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Iraqi lawmakers deadlock over speaker choice

Iraqi lawmakers moved to break the deadlock over the choice of a new speaker Sunday by agreeing to form a committee to choose a candidate after Sunnis failed to reach consensus on a nominee, the deputy speaker said.
Iraq Tribal Meeting
Iraqi Prime Minister Nouri al-Maliki addresses Iraqi tribal members and leaders at a conference of southeast Baghdad's tribes Sunday at the al-Rashid hotel in Baghdad.Mohammed Jalil / AP
/ Source: The Associated Press

Iraqi lawmakers moved to break the deadlock over the choice of a new speaker Sunday by agreeing to form a committee to choose a candidate after Sunnis failed to reach consensus on a nominee, the deputy speaker said.

The Sunni speaker Mahmoud al-Mashhadani resigned on Dec. 23 amid widespread complaints about his erratic behavior, leaving the key post vacant for nearly a month.

The bid to resolve the dispute comes just two weeks before key provincial elections aimed in large part at empowering minority Sunnis, who spearheaded the insurgency that erupted after the collapse of Saddam Hussein's regime in the 2003 U.S.-led invasion.

In its first report of problems with the elections process, the commission overseeing the vote said about 30 of the more than 14,000 candidates have been disqualified for violating rules ranging from submitting forged documents to being members of the former ruling Baath Party or the Iraqi security forces.

The commission also said it was investigating allegations that nearly 60 candidates have lied about their level of education due to a requirement that they have at least a high school degree.

New speaker must be a Sunni
Al-Mashhadani's replacement must be a Sunni Arab under a system that distributes key positions to the different religious and ethnic communities. But the main Sunni bloc, the Iraqi Accordance Front, has failed to agree on a candidate.

The disagreement threatens to block the 275-seat parliament from making key decisions on legislation. The Shiite deputy speaker can preside over sessions, but the Sunnis object to participating until a speaker from their bloc is elected.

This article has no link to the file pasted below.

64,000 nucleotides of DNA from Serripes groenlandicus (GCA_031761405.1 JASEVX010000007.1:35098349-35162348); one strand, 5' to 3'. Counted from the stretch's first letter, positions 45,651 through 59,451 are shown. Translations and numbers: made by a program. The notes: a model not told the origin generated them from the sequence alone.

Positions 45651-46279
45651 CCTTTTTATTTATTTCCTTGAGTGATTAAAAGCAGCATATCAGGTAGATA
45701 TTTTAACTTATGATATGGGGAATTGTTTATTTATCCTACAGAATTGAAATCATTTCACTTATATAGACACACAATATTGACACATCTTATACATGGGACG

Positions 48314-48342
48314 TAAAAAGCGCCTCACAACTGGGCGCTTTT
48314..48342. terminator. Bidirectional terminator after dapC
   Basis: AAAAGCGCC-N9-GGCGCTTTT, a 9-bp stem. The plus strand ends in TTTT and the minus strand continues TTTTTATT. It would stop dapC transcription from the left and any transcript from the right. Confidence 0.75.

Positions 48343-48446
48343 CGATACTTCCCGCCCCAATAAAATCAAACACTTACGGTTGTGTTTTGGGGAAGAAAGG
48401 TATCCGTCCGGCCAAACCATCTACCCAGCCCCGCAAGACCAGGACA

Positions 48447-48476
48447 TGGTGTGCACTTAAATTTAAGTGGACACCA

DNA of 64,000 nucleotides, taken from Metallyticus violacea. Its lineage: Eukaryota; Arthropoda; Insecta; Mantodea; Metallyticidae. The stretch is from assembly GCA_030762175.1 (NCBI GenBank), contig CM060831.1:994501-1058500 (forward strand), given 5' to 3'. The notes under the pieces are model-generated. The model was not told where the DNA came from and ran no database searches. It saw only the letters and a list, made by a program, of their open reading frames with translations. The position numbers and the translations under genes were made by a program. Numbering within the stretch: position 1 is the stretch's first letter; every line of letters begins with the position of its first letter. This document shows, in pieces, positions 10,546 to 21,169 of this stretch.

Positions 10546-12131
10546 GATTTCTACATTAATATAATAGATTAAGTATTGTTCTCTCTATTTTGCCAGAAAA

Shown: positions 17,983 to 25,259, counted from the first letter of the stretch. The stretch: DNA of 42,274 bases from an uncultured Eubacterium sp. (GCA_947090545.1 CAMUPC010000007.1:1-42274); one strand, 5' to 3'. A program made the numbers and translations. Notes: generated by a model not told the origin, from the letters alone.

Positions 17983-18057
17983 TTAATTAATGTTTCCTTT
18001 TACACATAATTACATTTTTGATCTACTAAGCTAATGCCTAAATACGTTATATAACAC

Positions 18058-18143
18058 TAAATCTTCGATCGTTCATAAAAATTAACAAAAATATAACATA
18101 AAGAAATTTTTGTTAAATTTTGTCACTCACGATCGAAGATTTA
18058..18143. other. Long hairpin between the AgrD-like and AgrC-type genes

Lawmakers convened on Jan. 11 for the first time this year with deputy speaker Khalid al-Attiyah at the helm. But they have delayed a vote on a new speaker to allow the Sunnis time to reach agreement amid bitter infighting over a choice.

Al-Attiyah met with the political blocs in parliament Sunday and decided to form a committee to name a candidate and set a date for a vote.

The dispute centers on the choice of the largest group in the Accordance Front, the Iraqi Islamic Party, which has pushed for Ayad al-Sammaraie, a prominent lawmaker who lived for years in exile in Britain during Saddam's rule.

Smaller factions have advocated other candidates and accused the Islamic Party of trying to dominate the bloc and of conspiring with the Shiites and Kurds to oust al-Mashhadani to bolster its position in the government at the expense of other Sunnis.

The head of one of the smaller groups, the National Dialogue Council, offered three proposals on Sunday, including naming himself as a candidate along with al-Sammaraie, choosing the moderate Sunni Vice President Tariq al-Hashemi as speaker or allowing al-Mashhadani to put his name in to be re-elected. All of Khalaf al-Ilyan's suggestions were rejected.

Fears of new violence
U.S. commanders have warned the uncertainty over Iraq's political stability could lead to new violence at a time when the more than 140,000 U.S. troops are facing cutbacks under the incoming Obama administration.

U.S. and Iraqi officials are hoping the Jan. 31 provincial elections will help unify the country's fractured sectarian and ethnic groups.

More than 20 million ballots already have been printed outside the country and were to be flown into Iraq this week.

The head of Iraq's independent electoral commission Faraj al-Haidari said the names of the disqualified candidates would be posted on a list at polling stations.

He added that disqualified candidates will not be allowed to take the seats even if they receive enough votes.

Voters are set to choose members of ruling councils in 14 of the 18 provinces. More than 14,000 candidates are running for 444 council seats.

The U.N. has expressed confidence that any attempts at fraud or tampering with ballots will be detected as the election will be under tight scrutiny.